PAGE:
Deseret Book customers donated 1,168 books, a record number, to their elementary school libraries during April.

It was a record number in the company's "Month of a Thousand Books" donation program. The goal this year was to raise 1,000 gift books for schools across the state. Deseret Book will match the value of the donations up to $40,000.This is the largest and only private donation program that benefits all Utah elementary schools, according to Keith Hunter, Deseret Book vice president of marketing.

During the past eight years, Deseret Book (through LDS Foundation) has contributed more than $500,000 for the purchase of children's books and reference works for every elementary school in the state. The program is sponsored by the State Office of Education, the Deseret News, KSL Television and Radio and Deseret Book.

The "Day of a Thousand Books" reading marathon April 18 was the major event in the 1998 Hook-A-Book program. On that date 1,300 public and private school fifth graders in 22 districts met to read for about two hours at Deseret Book stores and other locations statewide.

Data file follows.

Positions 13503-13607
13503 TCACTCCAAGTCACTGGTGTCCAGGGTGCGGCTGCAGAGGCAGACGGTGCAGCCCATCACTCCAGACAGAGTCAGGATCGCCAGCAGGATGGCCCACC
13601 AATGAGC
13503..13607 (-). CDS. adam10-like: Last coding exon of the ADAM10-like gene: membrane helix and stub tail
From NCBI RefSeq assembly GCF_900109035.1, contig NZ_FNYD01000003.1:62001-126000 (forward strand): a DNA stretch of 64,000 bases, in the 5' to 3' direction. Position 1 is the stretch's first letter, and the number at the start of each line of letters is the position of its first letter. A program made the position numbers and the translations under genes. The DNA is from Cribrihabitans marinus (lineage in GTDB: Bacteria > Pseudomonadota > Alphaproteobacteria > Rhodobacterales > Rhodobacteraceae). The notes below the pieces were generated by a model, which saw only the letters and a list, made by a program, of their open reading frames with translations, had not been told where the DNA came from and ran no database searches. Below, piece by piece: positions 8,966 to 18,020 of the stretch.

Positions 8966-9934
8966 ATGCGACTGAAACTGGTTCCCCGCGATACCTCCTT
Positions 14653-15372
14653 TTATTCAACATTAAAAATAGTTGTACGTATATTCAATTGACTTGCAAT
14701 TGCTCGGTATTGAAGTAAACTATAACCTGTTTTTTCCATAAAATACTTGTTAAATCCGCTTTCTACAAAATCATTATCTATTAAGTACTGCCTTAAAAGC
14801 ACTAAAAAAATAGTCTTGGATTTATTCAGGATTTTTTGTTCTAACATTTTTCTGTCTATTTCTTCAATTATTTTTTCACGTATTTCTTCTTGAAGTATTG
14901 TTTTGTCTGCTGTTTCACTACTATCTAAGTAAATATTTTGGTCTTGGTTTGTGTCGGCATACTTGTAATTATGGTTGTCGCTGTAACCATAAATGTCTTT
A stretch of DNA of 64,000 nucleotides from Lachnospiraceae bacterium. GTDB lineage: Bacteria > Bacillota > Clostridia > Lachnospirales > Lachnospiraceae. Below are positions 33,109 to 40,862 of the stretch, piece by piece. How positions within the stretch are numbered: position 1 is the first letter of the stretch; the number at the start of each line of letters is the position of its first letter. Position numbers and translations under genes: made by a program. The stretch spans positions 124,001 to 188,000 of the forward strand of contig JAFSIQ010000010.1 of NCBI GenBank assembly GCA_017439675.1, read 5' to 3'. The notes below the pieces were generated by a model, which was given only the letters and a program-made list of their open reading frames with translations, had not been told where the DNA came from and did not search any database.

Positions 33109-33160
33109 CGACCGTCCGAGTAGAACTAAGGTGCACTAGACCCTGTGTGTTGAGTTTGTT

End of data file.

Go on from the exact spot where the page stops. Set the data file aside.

Children read 93,500 pages of some of national best-selling children's author Bill Wallace's best-known books for intermediate readers. They read such books as "Snot Stew," "The Backwards Bird Dog," "Upchuck and the Rotten Willy" and "Watchdog and the Coyotes." Wallace was the guest author for the event. After talking to the children about writing and how to get ideas for books, he counted down to begin the Read-a-Thon. The kick-off was broadcast through a radio remote from the Deseret Book Superstore in Midvale to all reading locations from Logan to St. George.

"This is one of the best programs for young kids I've ever seen," said Wallace, an Oklahoma native who has considerable educational and teaching experience. He said he was impressed with the questions asked by children and encouraged them to believe in themselves.